For example, I sold some April 300 puts a while back that, if exercised, would have me buy BRKB for an effective price of 291.50. But earlier, I also had sold some Jan 300 puts that expired worthless, so my effective basis in new BRKB shares will be even lower if all is taken into account. For my long-term holdings right now, I am willing to buy BRKB anywhere under 300.

The real risk isn’t so much “losing money”, because as those puts expire worthless I get to keep the premium paid to me, but rather “not getting the shares” as they rise. I’m hopeful that the March and/or April puts that I’ve sold will eventually be exercised so I can accumulate some BRKB shares for the long-term.


Hi @MarkR - Thanks for the primer! Sounds hard to me, but I’m totally OK with folks who actively sell puts and do other stuff to jack their rate of return. More power to ya!!



This is what most new put premium harvesters say to themselves. What you consider a price at which you don’t mind owning dramatically changes when the stock price hits that price and then keeps going down by another 10%, 20%, 30% down. Just be aware of yourself.



“This is what most new put premium harvesters say to themselves. What you consider a price at which you don’t mind owning dramatically changes when the stock price… keeps going up by another 10%, 20%, 30% or more. Just be aware of yourself.”

A nice way to watch multi-baggers slip away. Potentially. :wink:

He is no fool who gives what he cannot keep to gain what he cannot lose.

1 Like

If you want to buy a stock then you don’t need to rely on Puts to acquire the stocks. Writing options is selling an insurance. When you write insurance, you are counting on probabilities, volume, being well capitalized, and most importantly know when to take losses. Don’t confuse writing Put’s as getting paid to wait, free money or market paying you to buy the stock cheaply. They are all the ways you can cheat yourself.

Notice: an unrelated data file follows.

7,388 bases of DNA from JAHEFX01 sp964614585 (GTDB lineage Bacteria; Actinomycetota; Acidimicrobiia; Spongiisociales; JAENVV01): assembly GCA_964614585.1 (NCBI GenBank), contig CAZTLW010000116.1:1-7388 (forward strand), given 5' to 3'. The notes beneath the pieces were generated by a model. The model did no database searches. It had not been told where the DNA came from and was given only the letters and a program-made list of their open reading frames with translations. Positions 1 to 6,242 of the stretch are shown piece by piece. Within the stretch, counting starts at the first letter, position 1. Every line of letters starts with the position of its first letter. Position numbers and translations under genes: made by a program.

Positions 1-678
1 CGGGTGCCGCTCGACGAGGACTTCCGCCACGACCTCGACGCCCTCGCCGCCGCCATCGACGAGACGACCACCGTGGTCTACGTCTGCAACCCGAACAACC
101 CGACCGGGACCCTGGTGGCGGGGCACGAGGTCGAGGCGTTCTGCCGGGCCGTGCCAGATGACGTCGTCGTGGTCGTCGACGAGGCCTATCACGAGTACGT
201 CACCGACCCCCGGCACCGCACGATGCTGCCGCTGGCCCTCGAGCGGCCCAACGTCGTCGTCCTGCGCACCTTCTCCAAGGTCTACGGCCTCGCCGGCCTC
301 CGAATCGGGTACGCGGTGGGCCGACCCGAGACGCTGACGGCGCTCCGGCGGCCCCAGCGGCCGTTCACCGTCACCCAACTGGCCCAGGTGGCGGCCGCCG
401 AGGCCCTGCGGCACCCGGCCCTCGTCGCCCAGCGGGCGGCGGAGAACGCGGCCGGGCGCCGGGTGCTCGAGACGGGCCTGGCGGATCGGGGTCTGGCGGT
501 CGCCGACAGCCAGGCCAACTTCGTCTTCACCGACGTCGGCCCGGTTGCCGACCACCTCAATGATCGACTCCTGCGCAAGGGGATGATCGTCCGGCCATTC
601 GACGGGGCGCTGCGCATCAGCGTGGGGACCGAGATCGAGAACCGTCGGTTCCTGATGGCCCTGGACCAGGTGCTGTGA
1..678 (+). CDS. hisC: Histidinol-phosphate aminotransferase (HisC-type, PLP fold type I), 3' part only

I only use puts on things I truly do want to own. In fact, I’ve never sold a put on a stock that I didn’t already own in quantity. It is simply a way to [possibly] increase my holdings at a slightly lower entry price. In fact, I just looked, and I actually purchased BRKB shares outright on 12/22/22 WHILE I also had those Jan '23 300 puts still in place.

I got the idea a few years ago from Apple (the corporation) when, as part of it’s buyback plan, it entered into an agreement with a large financial firm to sell puts on a large number of shares to effect their buyback as those puts were exercised.

I am the one that periodically posts here that selling options is never free money. Mostly in response to the call sellers that say their call selling is “income” similar to a dividend. It is nothing of the sort, instead it is selling something of value to someone else (who is usually a rational investor like you). The same applies to selling puts.

Selling puts is free money if you want to buy a stock below a certain price (in this case $270). End of story.

1 Like

Rob, that’s the other side of the risk. You just settled for the premium and missed all the gains. :slight_smile:

  1. It’s not free money, you’re still selling something (like selling a life insurance policy to a 20-something year old).
  2. You probably won’t get to buy it below $270 anyway
  3. Finding a quarter on the street is also free money. Only 1, ONE, Jan '25 270 put traded last session. Lot’s of free money there, huh?